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New York Times restaurant critic Ruth Reichl reads her (only very slightly abridged) memoir with the same humor, care, and intimacy that she put into its writing. The voices of the chefs, waiters, and gourmands who taught her to love food and its preparation come to life in this audiobook. Particularly compelling is her wonderful tale of "Life on Mars"--boarding school in Montreal might well have been on another planet. We listen as her halting French becomes fluent, as she shares weekend forays for forbidden smoked meat and cream puffs (the cure for all homesickness) with her new friend, Beatrice, and as her encounter with Beatrice's father, Monsieur du Croix, introduces her to a new level of joy in food. Audiobook listeners are also treated to a handy booklet of recipes included with the tapes that represent a dish from each of the main characters we meet in Ruth's life. --This text refers to an out of print or unavailable edition of this title.
Reichl discovered early on that since she wasn't "pretty or funny or sexy," she could attract friends with food instead. But that initiative isn't likely to secure her an audience for her chaotic, self-satisfied memoirs, although her restaurant reviews in the New York Times are popular. Reichl's knack for describing food gives one a new appreciation for the pleasures of the table, as when she writes here: "There were eggplants the color of amethysts and plates of sliced salami and bresaola that looked like stacks of rose petals left to dry." But when she is recalling her life, she seems unable to judge what's interesting. Raised in Manhattan and Connecticut by a docile father who was a book designer and a mother who suffered from manic depression, Reichl enjoyed such middle-class perks as a Christmas in Paris when she was 13 and high school in Canada to learn French. But her mother was a blight, whom Reichl disdains to the discomfort of the reader who wonders if she exaggerates. The author studied at the University of Michigan, earned a graduate degree in art history, married a sculptor named Doug, lived in a loft in Manhattan's Bowery and then with friends bought a 17-room "cottage" in Berkeley, Calif., which turned into a commune so self-consciously offbeat that their Thanksgiving feast one year was prepared from throwaways found in a supermarket dumpster. Seasoning her memoir with recipes, Reichl takes us only through the 1970s, which seems like an arbitrary cutoff, and one hopes the years that followed were more engaging than the era recreated here.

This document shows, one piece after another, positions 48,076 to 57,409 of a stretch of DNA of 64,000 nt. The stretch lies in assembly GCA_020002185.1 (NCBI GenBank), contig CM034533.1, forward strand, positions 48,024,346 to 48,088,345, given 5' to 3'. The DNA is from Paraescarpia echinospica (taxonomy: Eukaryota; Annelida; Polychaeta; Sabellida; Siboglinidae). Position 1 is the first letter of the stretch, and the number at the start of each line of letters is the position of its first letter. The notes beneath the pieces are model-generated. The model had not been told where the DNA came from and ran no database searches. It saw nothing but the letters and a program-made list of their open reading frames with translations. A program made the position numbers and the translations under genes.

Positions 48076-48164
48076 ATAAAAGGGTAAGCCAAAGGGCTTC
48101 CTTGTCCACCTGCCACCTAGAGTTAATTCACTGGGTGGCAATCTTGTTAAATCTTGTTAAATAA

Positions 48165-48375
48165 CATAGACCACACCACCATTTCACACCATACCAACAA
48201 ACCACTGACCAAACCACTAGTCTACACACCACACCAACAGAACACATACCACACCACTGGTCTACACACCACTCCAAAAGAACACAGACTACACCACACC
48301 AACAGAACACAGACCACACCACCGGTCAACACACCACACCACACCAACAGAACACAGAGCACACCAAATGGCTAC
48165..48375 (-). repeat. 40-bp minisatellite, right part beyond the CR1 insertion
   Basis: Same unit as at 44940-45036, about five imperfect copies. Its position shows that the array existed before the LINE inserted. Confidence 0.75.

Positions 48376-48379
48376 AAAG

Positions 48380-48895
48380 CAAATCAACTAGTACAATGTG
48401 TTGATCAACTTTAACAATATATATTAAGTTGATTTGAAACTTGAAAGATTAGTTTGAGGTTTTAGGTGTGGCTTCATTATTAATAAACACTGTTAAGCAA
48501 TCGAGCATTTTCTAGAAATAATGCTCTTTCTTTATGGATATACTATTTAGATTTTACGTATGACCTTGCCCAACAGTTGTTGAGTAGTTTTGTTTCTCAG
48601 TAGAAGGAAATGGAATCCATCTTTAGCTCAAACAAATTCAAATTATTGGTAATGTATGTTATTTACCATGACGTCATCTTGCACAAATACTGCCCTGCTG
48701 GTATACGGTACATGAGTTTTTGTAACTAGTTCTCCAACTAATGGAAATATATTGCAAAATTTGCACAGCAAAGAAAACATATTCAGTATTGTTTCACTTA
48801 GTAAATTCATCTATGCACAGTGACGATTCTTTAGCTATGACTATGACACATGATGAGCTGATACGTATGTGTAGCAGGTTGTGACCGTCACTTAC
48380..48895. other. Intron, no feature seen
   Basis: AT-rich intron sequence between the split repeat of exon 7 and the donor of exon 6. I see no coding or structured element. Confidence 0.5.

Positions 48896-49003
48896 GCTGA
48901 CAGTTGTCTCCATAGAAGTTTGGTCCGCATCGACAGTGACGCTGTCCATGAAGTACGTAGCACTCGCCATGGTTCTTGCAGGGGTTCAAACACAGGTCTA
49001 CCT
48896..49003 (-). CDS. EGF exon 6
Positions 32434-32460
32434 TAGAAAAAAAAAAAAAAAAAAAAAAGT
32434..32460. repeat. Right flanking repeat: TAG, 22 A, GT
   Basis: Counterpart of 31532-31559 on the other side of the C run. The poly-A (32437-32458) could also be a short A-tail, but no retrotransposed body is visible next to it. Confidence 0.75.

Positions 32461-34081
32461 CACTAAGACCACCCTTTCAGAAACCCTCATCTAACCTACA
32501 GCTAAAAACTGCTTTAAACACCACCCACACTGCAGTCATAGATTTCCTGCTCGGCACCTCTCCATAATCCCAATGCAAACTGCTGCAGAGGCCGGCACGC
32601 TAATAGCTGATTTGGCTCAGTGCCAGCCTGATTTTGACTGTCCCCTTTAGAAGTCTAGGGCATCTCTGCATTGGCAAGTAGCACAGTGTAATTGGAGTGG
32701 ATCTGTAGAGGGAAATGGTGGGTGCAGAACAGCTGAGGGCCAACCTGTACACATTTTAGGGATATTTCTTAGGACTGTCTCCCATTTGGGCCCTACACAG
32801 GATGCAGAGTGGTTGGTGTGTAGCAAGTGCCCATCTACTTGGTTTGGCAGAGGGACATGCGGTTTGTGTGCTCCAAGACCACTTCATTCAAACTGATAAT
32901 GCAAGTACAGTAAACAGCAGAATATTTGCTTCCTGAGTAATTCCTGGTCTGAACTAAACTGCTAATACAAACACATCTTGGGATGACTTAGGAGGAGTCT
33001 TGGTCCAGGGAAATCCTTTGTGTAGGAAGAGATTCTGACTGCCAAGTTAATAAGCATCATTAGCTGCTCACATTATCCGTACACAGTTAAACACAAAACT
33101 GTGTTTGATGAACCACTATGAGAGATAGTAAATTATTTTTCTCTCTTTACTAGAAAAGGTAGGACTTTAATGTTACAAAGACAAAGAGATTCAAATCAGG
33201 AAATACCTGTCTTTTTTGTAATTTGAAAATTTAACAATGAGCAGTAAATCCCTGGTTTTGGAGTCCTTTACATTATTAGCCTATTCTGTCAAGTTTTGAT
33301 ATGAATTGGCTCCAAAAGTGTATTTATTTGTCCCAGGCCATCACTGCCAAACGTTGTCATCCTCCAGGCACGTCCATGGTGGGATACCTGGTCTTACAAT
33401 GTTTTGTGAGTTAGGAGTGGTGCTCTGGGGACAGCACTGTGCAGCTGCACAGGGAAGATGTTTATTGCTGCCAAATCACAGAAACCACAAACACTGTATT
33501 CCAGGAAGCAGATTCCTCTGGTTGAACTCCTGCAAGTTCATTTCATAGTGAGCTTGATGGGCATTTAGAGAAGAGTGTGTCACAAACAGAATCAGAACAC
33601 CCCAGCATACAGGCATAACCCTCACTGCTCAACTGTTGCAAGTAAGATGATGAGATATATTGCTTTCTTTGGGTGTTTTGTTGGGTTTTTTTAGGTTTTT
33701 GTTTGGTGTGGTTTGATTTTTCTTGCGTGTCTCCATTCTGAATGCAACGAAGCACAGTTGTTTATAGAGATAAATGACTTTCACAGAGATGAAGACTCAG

Copyright 1998 Reed Business Information, Inc. --This text refers to an out of print or unavailable edition of this title.
Great book for those who love food and good literature. Ruth Reichl writes about growing up with a mother who is bipolar, and describes an interesting, sometimes chaotic, life,... Read morePublished on April 5 2011 by Susanne Rosebrock
I found the authors travels more interesting than her descriptions of eating or cooking. Much of her cooking tales personally turned my stomach. Read morePublished on June 19 2004 by Sarah Sammis
A memoir about a food writers coming of age through her experiences with food. Her descriptions of food are tantalizing and the recipes sprinkled throughout tempting. Read morePublished on April 10 2004 by J. Jacobs
Overall, TENDER AT THE BONE is a lovely coming-of-age story with hilarious vignettes that could be woven into a heart-warming comedic drama. Read morePublished on Dec 22 2003 by JunkyardMessiah
Funny family innuendos meets pleasant field trips on culinary excursions. A great little story about growing up and discovering the rewarding, sometimes almost sinful, pleasures of... Read morePublished on Oct. 28 2003 by Kirsten E. Walker
i don't eat any animal products, and there are only two or three recipes in this book that i can even relate to, but despite this, i love this book. Read morePublished on April 11 2003 by Kim
Reading this book was a pleasure. Ms. Reichl is an amazingly sensual writer. Her stories are emotional, funny and very interesting. Read morePublished on Feb. 26 2003 by Romantic Anna
Ruth Reichl can cook, she can edit, and she can write.
This is an engaging story of growing up with a bi-polar mother in the era before the condition had a name or treatment... Read more